A Disquiet Place

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I have always lived in anxiety. My entire life I have tried to avoid situations in which I would embarrass myself. The thing is, I know logically that most of the things I would be embarrassed about are only from my point of view, no one else would think anything about it. It was so bad that if someone were walking behind me, I would find ways to stop walking or turn off, otherwise I would become extremely self-conscience and I would miss-step or start walking oddly. I have had to stop watching tv shows because of the anxiety they generated. I don’t know if others ever felt this way, but it was chronic for a long time.

The thing is, being transgender has never embarrassed me. Ignorance or fear was always my motivation for keeping my secret. It’s been hard to come out, difficult in the way divulging long kept secrets often are, but I’m not embarrassed at all by who I am. I am angry that I am saddled with being anything other than a woman, but that isn’t embarrassment, just annoyance. I thought that telling my childhood friends who I was would so mortify me that I wouldn’t be able to do it or I would have to just avoid them. It’s not the case at all, I am pretty at ease with who I am. Sure, I avoid the pizza delivery guy on the weekends, but mostly because they want to talk and I am not comfortable with my voice. Once I get my voice where I want it to be, then I won’t have an issue. That is about how *I* feel, not how others make me feel.

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I bring this up because as I transition, I am continually in situations of potential humiliation. For instance, answering awkward, very personal questions about being transgender from friends and family. Or when I went to three different places for find a laser hair removal that was affordable and yet still effective. At each of these places, because I was coming either during lunch or right after work, I was in “boy mode”. These laser hair removal places are not just LHR, they also cater usually to other services that are traditionally for women. So, the lounges are effeminate in design and typically there are other women there as well. They see a “man” sitting in a lounge, with an attendant asking for me as “Beth”. A lot of potential for embarrassment and yet I’m just annoyed with having to be in “boy mode”. No awkwardness with talking to the attendant about my needs and asking about pricing and getting the LHR spiel about what they can and cannot do and how the LHR is done. I submitted my paperwork for starting my Hormone Replacement Therapy (HRT), to the WNCCHS, again I was in boy mode since I did it on a work day at lunch, still no discomfiture to be found. Granted, I have been in relatively safe spaces and the people have been kind and understanding, perhaps the difference would be if someone was antagonistic and caused me anxiety. I haven’t been in that situation yet, being a homebody has its perks.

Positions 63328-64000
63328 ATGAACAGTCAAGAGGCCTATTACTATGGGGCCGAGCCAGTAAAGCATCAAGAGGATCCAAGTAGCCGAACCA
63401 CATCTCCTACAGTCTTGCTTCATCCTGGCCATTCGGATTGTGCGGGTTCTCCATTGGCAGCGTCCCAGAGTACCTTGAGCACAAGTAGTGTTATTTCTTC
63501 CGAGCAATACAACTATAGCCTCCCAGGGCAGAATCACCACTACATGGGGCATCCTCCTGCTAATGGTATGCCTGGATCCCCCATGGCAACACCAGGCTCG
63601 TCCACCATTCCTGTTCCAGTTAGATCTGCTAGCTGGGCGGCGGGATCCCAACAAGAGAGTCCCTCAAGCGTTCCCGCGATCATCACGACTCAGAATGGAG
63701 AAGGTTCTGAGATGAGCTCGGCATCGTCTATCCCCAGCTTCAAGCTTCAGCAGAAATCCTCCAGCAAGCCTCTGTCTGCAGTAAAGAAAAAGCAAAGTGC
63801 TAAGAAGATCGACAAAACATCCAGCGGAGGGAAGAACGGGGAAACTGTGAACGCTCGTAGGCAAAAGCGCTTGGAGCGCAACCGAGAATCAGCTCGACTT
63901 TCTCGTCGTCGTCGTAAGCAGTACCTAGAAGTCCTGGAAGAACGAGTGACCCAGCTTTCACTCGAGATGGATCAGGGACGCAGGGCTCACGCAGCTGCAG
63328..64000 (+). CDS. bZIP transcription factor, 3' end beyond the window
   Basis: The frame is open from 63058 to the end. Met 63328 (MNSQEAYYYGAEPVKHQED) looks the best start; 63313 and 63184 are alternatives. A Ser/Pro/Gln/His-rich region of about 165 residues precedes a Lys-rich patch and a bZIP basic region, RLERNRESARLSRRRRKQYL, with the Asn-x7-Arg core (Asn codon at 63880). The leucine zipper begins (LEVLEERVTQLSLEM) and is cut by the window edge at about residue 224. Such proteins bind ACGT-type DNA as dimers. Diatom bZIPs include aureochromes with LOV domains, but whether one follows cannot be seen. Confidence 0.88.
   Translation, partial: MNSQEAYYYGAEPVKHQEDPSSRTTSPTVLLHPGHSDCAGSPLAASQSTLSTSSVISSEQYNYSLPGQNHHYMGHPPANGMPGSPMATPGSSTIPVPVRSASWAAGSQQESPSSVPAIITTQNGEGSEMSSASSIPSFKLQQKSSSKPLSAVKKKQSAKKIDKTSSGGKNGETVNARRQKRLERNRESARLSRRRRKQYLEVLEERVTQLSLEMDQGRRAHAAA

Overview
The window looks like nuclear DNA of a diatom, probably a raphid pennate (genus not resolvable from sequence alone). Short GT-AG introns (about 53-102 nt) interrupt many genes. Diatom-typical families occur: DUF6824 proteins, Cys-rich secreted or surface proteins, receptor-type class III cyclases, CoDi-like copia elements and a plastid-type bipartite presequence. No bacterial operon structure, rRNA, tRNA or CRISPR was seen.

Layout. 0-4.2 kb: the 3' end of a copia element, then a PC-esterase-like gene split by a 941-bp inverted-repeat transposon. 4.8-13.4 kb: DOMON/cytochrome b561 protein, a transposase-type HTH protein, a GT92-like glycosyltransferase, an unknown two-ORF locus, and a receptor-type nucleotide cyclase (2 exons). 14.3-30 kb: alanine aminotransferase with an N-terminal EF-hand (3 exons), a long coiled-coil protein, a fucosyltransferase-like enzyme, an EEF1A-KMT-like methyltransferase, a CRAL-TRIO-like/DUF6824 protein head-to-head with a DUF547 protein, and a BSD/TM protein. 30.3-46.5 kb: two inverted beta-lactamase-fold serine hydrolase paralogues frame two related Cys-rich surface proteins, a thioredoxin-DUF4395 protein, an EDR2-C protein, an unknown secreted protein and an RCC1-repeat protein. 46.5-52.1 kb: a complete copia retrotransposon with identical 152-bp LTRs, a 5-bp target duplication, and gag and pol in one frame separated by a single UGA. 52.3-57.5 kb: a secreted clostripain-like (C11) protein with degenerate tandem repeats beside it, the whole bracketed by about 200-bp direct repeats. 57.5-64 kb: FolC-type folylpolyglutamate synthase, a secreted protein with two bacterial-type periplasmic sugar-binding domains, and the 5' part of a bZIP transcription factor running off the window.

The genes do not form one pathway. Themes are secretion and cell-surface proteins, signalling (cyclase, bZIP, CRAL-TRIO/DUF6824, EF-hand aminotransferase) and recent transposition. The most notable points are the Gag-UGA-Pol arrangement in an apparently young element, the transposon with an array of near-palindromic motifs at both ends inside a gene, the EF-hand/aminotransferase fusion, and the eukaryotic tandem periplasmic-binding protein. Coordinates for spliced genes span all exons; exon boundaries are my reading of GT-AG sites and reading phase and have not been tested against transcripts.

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The thing that stands out to me, is that I was more awkward, anxious and embarrassed when I was wearing my mask than I have ever been unmasked and open. I have only been me for three years now and it is a more fulfilling life than my previous 45 years. I have always avoided taking a center stage or drawing attention, I felt wrong and didn’t want others to see me. Now I am learning who I am, every day I find a new facet to who I am. A lot of people may see a newly transitioning transgender person as kind of self-involved. We have been looking at a mask in the mirror for most of our lives and now there we are, stripped away of the mask. So, yes perhaps we are a bit self-involved, transitioning if we decide to do that can take even more self-involvement. I find that sometimes I like being the center of attention, I also take selfies and want to be involved in things. These are aspects I never had when wearing the mask.

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I still get anxious, I still must over-plan leaving a place in which I feel comfortable. But the feelings aren’t so acute, they don’t paralyze me. With time, I know that my anxiety will downgrade to the normal fears anyone has, with perhaps a little apprehension of being clocked by hostile cis people.

I want to attend the Hendersonville Apple Festival as me. I want to wear a sundress and have a good time with my family. We have gone for the last couple of years and each time I have been there in “boy mode”.  Each time we have gone, I have enjoyed it, but there has always been a sadness that I can’t be there as me. This year that changes, this year my apprehensions will be put aside. I am very much looking forward to all the things I will do as me, instead of having to wear the mask. Anxiety, embarrassment, awkwardness, these feelings are real obstacles, but they can be overcome.

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